Singapore-based Eng Hua Company (Pte) Limited, an accredited bunker supplier incorporated since 1969, started its first biofuel bunkering operation on Wednesday (3 August) to support trials by ocean-going vessels, learned Manifold Times.
“This biofuel bunker delivery represents a new chapter for Eng Hua as we are now moving with the times towards the era of decarbonisation,” Mike Sin, Director at Eng Hua, told the Singapore bunkering publication in an interview.
“Our company direction is to go green. We are fully aware and supportive of plans by the Maritime and Port Authority of Singapore to build a sustainable maritime Singapore; hence, this is the start of our inaugural biofuel bunker delivery trial.”
Around or approximate 300 metric tonnes (mt) of B24 material, a blend between renewable Fatty Acid Methyl Ester (FAME) and Very Low Sulphur Fuel Oil (VLSFO), has been delivered to a receiving vessel via Singapore-flagged bunker tanker Straits Brilliance within the local port limit.
Mr Sin was keen to point out minimal preparation was needed by the bunker tanker for the inaugural biofuel delivery as the vessel was fresh out of drydock maintenance with an entirely clean bunker cargo tank.
“This was the best-case scenario planned for our inaugural operation,” he said.
Further, Mr Sin shared mass flowmeters (MFMs) employed by Singapore’s bunker tankers for fuel measurement can also be used to accurately record the amount of biofuel delivered.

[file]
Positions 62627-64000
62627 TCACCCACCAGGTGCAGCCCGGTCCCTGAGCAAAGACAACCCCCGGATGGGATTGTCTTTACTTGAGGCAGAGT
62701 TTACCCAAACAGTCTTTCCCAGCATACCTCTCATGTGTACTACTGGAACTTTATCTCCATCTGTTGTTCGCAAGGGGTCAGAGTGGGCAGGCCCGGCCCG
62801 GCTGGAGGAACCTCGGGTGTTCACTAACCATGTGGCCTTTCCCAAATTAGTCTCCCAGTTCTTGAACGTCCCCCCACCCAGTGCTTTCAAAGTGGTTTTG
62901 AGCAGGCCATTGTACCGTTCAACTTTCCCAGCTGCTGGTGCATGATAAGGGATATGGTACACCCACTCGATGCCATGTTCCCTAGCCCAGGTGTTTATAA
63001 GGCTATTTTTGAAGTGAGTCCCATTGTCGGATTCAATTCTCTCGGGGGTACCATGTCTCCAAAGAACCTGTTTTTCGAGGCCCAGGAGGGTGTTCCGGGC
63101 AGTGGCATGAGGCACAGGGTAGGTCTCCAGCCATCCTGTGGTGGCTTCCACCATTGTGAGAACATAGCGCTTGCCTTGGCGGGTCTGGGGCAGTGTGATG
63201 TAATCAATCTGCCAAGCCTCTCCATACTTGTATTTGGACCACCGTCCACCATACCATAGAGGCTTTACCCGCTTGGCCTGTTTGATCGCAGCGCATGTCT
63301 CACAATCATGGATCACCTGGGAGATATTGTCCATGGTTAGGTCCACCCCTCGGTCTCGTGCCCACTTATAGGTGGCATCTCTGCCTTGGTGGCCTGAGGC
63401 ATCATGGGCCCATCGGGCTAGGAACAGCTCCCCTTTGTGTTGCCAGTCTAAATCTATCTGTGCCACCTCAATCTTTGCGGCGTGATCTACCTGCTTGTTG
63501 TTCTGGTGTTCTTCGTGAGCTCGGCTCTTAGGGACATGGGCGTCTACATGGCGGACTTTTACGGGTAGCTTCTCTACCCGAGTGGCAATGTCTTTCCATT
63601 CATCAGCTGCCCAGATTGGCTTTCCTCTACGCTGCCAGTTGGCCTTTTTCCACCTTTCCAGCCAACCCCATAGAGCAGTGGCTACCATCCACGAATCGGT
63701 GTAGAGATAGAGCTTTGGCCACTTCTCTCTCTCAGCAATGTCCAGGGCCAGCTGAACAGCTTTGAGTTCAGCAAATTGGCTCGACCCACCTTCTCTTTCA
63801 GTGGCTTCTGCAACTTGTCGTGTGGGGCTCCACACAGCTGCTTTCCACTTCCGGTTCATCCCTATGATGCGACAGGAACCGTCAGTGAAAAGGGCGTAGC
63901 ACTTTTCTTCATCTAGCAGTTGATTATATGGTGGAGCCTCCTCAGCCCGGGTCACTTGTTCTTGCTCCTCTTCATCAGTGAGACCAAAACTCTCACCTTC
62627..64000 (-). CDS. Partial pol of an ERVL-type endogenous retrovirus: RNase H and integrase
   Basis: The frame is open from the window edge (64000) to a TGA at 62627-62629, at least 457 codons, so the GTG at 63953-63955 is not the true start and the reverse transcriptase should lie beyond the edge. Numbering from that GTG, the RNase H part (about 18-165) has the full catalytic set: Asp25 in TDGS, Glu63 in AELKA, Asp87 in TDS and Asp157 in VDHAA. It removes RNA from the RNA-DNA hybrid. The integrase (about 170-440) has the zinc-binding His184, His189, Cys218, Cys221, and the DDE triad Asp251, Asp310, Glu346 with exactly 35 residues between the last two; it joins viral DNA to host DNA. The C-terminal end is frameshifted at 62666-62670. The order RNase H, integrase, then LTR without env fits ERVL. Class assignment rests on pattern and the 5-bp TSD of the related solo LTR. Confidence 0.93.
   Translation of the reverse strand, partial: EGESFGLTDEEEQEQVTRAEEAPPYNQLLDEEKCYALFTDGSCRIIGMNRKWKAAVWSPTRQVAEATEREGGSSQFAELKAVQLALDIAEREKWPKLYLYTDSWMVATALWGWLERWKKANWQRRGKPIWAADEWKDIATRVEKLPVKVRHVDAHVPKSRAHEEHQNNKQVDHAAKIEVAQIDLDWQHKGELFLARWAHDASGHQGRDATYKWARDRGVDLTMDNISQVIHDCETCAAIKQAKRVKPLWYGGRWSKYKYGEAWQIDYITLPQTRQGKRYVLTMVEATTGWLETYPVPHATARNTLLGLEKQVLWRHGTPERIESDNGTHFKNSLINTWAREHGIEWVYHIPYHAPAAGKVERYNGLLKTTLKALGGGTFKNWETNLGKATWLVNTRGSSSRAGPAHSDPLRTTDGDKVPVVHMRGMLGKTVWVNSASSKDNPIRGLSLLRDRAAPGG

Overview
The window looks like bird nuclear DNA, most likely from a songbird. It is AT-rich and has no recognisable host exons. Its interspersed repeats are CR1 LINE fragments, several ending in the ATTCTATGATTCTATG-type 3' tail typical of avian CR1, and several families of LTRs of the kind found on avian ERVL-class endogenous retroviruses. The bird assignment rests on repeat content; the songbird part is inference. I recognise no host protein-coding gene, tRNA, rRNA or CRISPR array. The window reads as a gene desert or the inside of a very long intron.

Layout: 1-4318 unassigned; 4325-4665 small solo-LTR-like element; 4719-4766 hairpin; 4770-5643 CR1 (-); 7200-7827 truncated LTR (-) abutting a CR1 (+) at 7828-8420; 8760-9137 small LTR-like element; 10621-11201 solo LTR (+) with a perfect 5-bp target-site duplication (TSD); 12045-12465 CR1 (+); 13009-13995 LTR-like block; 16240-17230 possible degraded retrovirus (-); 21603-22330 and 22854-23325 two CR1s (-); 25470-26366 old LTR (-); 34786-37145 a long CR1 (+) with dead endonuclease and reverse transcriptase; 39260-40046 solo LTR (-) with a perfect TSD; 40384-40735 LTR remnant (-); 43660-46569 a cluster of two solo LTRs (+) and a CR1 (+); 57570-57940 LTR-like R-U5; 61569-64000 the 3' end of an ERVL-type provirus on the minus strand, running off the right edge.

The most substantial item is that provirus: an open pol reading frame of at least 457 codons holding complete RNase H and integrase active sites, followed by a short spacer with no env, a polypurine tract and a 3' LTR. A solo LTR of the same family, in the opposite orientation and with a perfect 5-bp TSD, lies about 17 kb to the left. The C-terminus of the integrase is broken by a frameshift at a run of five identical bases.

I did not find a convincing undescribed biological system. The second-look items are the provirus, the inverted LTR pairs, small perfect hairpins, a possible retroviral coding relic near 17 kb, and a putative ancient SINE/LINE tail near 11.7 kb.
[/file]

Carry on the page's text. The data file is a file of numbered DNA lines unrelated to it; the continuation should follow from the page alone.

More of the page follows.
“The MFMs used by Singapore’s bunker tankers have a measurement range of between 30 to 850 cSt. In other words, we do not foresee the Singapore bunkering industry having any problems adapting MFMs for biofuel deliveries.”
Eng Hua currently charters and operates a total of six bunkering vessels [five VLSFO and one marine gas oil (MGO)] and supplies an estimated 110,000 mt of marine fuel at Singapore port per month.
It intends to introduce biofuel material into its product portfolio, and is in the midst of having operations achieve International Sustainability Carbon Certificate (ISCC) standards in anticipation of increased biofuel bunkering operations.
“The ISCC certification process, which we [Eng Hua] have already started application, will take between three to six months,” he noted.
“We already have a line-up of shipowners who are keen to start their own marine biofuel trials.
“To assist our clients, Eng Hua is also looking to work with more partners to secure stable supplies of biofuel cargoes.”
The Maritime and Port Authority of Singapore (MPA) in March introduced the Maritime Singapore Decarbonisation Blueprint: Working Towards 2050 document which charts long-term strategies to build a sustainable maritime Singapore.
Developed by MPA in consultation with industry partners, the Blueprint will contribute to Singapore’s commitments under the UN’s 2030 Sustainable Development Agenda, Paris Agreement and the Initial IMO Strategy on reduction of GHG emissions from ships.
The study highlighted biofuels and liquified natural gas (LNG) to be the likely interim or transitional bunker fuels used in the near term to meet 2030 targets.
“By 2030, MPA aims to reduce absolute emissions from the domestic harbour craft fleet by 15% from 2021 levels, through the adoption of lower carbon energy solutions such as blended biofuel, LNG, diesel-electric hybrid propulsion, and full electric propulsion,” it states in the blueprint.
Related: MPA blueprint prepares marine fuels sector for multi-fuel bunkering transition
Related: MPA: Singapore bunker tanker fleet expected to run on net zero fuels by 2050
Related: Singapore: MPA maritime decarbonisation blueprint sets target for bunkering sector
Related: MPA and partners establish Global Centre for Maritime Decarbonisation
Photo credit: Eng Hua Company
Published: 04 August, 2022
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